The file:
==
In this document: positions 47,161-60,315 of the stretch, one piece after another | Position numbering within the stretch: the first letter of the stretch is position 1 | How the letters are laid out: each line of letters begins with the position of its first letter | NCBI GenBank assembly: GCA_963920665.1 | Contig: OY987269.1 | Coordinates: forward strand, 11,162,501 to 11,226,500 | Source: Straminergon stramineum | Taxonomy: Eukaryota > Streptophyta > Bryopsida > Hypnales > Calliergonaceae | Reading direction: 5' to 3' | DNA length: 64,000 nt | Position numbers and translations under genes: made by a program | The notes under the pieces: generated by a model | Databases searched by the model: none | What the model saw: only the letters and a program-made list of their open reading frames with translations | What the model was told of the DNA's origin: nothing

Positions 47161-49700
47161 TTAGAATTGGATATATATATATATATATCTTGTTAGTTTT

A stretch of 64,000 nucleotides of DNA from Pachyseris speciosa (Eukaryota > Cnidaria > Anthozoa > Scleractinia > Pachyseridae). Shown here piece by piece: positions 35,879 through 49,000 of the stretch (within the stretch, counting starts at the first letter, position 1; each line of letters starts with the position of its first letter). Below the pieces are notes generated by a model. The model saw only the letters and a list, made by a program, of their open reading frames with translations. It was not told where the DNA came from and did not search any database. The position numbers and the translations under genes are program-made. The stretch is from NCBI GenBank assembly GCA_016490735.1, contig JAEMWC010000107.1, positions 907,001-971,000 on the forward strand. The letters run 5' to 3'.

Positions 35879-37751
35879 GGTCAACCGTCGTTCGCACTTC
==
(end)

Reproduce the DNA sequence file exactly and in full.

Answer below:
In this document: positions 47,161-60,315 of the stretch, one piece after another | Position numbering within the stretch: the first letter of the stretch is position 1 | How the letters are laid out: each line of letters begins with the position of its first letter | NCBI GenBank assembly: GCA_963920665.1 | Contig: OY987269.1 | Coordinates: forward strand, 11,162,501 to 11,226,500 | Source: Straminergon stramineum | Taxonomy: Eukaryota > Streptophyta > Bryopsida > Hypnales > Calliergonaceae | Reading direction: 5' to 3' | DNA length: 64,000 nt | Position numbers and translations under genes: made by a program | The notes under the pieces: generated by a model | Databases searched by the model: none | What the model saw: only the letters and a program-made list of their open reading frames with translations | What the model was told of the DNA's origin: nothing

Positions 47161-49700
47161 TTAGAATTGGATATATATATATATATATCTTGTTAGTTTT

A stretch of 64,000 nucleotides of DNA from Pachyseris speciosa (Eukaryota > Cnidaria > Anthozoa > Scleractinia > Pachyseridae). Shown here piece by piece: positions 35,879 through 49,000 of the stretch (within the stretch, counting starts at the first letter, position 1; each line of letters starts with the position of its first letter). Below the pieces are notes generated by a model. The model saw only the letters and a list, made by a program, of their open reading frames with translations. It was not told where the DNA came from and did not search any database. The position numbers and the translations under genes are program-made. The stretch is from NCBI GenBank assembly GCA_016490735.1, contig JAEMWC010000107.1, positions 907,001-971,000 on the forward strand. The letters run 5' to 3'.

Positions 35879-37751
35879 GGTCAACCGTCGTTCGCACTTC